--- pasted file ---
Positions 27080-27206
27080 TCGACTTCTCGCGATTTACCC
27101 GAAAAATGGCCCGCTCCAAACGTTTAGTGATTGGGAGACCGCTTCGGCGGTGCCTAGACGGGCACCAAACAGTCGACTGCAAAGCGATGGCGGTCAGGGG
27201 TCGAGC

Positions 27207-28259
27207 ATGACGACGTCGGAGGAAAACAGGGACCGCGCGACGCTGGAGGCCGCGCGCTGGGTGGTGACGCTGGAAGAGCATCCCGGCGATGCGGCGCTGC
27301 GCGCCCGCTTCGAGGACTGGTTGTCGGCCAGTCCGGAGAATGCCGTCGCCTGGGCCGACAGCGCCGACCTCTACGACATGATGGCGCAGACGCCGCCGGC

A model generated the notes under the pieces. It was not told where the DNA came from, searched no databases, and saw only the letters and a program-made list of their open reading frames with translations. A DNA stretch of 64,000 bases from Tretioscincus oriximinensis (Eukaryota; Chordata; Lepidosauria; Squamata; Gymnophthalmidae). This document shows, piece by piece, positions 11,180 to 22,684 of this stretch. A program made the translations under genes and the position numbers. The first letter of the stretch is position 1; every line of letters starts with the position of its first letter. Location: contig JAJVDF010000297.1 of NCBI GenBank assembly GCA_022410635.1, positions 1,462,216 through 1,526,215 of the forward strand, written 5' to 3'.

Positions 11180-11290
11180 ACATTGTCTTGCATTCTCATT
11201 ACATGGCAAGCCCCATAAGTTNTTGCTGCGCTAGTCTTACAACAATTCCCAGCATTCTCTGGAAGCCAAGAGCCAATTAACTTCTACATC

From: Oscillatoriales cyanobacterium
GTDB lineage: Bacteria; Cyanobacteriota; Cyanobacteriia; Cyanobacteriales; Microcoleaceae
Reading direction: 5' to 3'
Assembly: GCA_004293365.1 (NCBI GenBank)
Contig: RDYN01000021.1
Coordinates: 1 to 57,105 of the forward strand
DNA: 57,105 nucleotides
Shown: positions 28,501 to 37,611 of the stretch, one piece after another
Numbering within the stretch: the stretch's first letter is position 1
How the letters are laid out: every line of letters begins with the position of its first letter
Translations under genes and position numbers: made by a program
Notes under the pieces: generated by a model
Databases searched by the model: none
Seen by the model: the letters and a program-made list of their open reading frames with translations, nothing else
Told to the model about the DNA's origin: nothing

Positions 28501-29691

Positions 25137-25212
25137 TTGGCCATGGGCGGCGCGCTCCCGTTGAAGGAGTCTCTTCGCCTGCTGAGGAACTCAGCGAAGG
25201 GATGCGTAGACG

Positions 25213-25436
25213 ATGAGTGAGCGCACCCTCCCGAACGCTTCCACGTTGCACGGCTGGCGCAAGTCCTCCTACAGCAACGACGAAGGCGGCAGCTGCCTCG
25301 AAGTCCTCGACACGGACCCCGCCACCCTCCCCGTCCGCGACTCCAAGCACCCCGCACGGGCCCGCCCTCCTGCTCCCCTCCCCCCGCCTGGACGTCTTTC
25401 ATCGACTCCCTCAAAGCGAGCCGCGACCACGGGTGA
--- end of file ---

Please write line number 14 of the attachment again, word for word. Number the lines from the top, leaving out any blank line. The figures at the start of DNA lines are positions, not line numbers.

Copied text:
Reading direction: 5' to 3'